Women slam Decathlon's backtrack over sports hijab
The company has been locked in a to-and-fro saga since its announcement on Tuesday it would launch a sports hijab, sparking a barrage of complaints from the French public which led to plans being cancelled just hours later.
"We are effectively taking the decision to not sell this product in France for now," Decathlon official Xavier Rivoire told France's RTL broadcaster on Tuesday, despite earlier having defended the company's goal to "make sport accessible to all women in the world."
The company’s decision to sell the headcovering has sparked the latest controversy in France over face- and body-covering garments worn by Muslim women.
The company said its customer service team received more than 500 calls and emails on Tuesday morning and that staff in its stores had “been insulted and threatened, sometimes physically”.
One Twitter user pointed out the glaring islamophobia underscoring the whole saga: “Yesterday in France, #Decathlon, a sport’s brand, unveiled a sport hijab. Today, in France Decathlon had to remove that sport hijab out of fear for the safety of their employees and collaborators after receiving insults and threats. But islamophobia isn’t real”, they posted.
Author Ruqaya Izzidien pointed out the age-old hypocrisy surrounding the debate, telling The New Arab: “Those who criticise the hijab claim to be defending women’s rights but the insult is twofold.”
“By calling for the knee-jerk boycott of a brand whose product allows women in hijab to play sports, critics exclude Muslim women from the very public participation that they claim to support, while at the same time echoing the dehumanising, disempowering and sexist refrain that a Muslim woman can’t possibly make her own decisions,” she said.
Critics of Decathlon’s backtrack have pointed out that the retailer sells skiing balaclavas and a host of other head- and face-covering sports wear.
Luke Baker, Reuters’ Paris Bureau Chief tweeted: “Skiing balaclava that completely covers your face - fine. Running hijab so that Muslim women can cover their hair while exercising - no way.”
"I am exhausted, unsurprised and angered by French feminists who pretend to be advocates of women's rights by stomping all over the rights of Muslim women," she told The New Arab.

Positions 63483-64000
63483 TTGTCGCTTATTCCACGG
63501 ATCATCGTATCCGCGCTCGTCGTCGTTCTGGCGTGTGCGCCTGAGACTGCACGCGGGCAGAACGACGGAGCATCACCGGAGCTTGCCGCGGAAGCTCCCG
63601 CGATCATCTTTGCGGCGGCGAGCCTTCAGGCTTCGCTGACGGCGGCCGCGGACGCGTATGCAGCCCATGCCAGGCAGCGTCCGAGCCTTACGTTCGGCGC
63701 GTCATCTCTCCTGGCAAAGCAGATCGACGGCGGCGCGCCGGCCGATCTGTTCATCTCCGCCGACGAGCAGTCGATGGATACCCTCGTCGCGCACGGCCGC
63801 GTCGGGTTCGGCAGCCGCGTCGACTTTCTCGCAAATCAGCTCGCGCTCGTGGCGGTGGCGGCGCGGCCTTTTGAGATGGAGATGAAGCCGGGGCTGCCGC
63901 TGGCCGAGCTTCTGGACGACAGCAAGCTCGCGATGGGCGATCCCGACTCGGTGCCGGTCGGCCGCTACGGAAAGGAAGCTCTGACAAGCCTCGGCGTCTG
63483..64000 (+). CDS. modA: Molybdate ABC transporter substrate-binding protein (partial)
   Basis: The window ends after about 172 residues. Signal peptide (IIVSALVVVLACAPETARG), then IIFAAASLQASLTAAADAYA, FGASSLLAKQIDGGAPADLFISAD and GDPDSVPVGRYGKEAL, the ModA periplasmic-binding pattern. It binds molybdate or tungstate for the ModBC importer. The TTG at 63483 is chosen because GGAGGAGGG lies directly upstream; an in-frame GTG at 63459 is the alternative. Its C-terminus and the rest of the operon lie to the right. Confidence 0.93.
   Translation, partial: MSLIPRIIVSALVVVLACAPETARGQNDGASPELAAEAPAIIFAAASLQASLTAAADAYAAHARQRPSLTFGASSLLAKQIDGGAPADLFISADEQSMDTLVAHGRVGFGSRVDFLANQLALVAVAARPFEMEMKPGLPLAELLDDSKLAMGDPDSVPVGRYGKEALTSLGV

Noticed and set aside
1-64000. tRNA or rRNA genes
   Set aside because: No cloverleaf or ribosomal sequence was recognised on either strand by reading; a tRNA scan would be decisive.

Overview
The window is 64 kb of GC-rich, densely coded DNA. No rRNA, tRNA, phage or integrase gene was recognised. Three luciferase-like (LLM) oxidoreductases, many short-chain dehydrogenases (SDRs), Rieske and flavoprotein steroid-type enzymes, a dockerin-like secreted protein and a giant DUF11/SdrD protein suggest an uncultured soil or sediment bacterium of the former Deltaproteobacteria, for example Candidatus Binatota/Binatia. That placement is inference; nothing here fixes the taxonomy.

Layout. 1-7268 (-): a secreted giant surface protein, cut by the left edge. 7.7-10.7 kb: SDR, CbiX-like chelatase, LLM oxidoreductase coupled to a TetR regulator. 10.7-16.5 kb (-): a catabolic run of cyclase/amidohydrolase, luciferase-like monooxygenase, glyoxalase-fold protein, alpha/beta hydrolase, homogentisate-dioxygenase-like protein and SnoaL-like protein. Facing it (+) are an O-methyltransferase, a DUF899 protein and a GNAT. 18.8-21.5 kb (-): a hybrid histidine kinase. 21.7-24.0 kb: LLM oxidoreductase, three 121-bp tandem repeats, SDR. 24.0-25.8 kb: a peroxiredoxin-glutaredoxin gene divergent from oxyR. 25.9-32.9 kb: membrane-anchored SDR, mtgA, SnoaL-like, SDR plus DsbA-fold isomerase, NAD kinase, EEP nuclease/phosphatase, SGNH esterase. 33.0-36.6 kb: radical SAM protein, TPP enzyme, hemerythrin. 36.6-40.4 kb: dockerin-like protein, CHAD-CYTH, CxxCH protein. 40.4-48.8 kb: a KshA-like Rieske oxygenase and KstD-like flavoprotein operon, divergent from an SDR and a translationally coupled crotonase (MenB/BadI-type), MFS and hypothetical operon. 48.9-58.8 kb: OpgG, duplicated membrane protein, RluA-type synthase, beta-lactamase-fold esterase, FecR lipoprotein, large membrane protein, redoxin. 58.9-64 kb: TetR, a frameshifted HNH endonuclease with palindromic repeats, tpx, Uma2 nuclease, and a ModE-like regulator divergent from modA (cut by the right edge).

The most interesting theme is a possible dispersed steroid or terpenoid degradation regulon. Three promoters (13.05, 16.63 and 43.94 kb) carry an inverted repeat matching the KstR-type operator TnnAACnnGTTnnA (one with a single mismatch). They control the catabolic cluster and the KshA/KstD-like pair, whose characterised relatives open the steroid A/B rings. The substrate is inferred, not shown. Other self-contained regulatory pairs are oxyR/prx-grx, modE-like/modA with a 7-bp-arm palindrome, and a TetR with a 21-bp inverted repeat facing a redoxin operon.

"The arguments are always against Muslim women. Either they aren't adapting or integrating into French society enough, or when they try to by participating in recreational activities swimming, or running- their inclusion is obstructed," she added.
"Gendered Islamophobia is real. It attacks us viciously under the guise of liberation, laïcité or something else," she also tweeted.
Decathlon planned to launch the runner’s hijab in France following its sell-out popularity in its stores in Morocco.
"The craze for the product (in Morocco) made us ask whether to make it available" in other countries too, said Rivoire, adding the garment "leaves the face free and visible."
Angelique Thibault, who created the garment for Decathlon's Kalenji running brand, said she was "motivated by the desire that every woman should be able to run in every neighbourhood, every city, every country... regardless of her culture."
However the decision triggered a public backlash, with even senior political figures weighing in. Aurore Bergé, the spokeswoman for Emmanuel Macron’s centrist En Marche party threatened to boycott the retailer if it continued with plans to sell the sports hijab.
Bergé tweeted that "sport emancipates, it does not suppress," lambasting "those who tolerate women in a public space only when they hide themselves."
Such a product is "not forbidden by law," Health Minister Agnes Buzyn said on RTL, but "it is a vision of women that I do not share. I would have preferred that a French brand not promote the veil."
Critics lamented politicians’ involvement which seems to have overblown such a minor issue.
“The fact that those who dislike Decathlon’s sports hijab turn a non-issue into a matter of state, rather than simply not buying it betrays the true nature of the French state’s supposed secularism,” Izzidien told The New Arab.
Meanwhile, others championed Nike’s range of sports hijabs, which launched last year.
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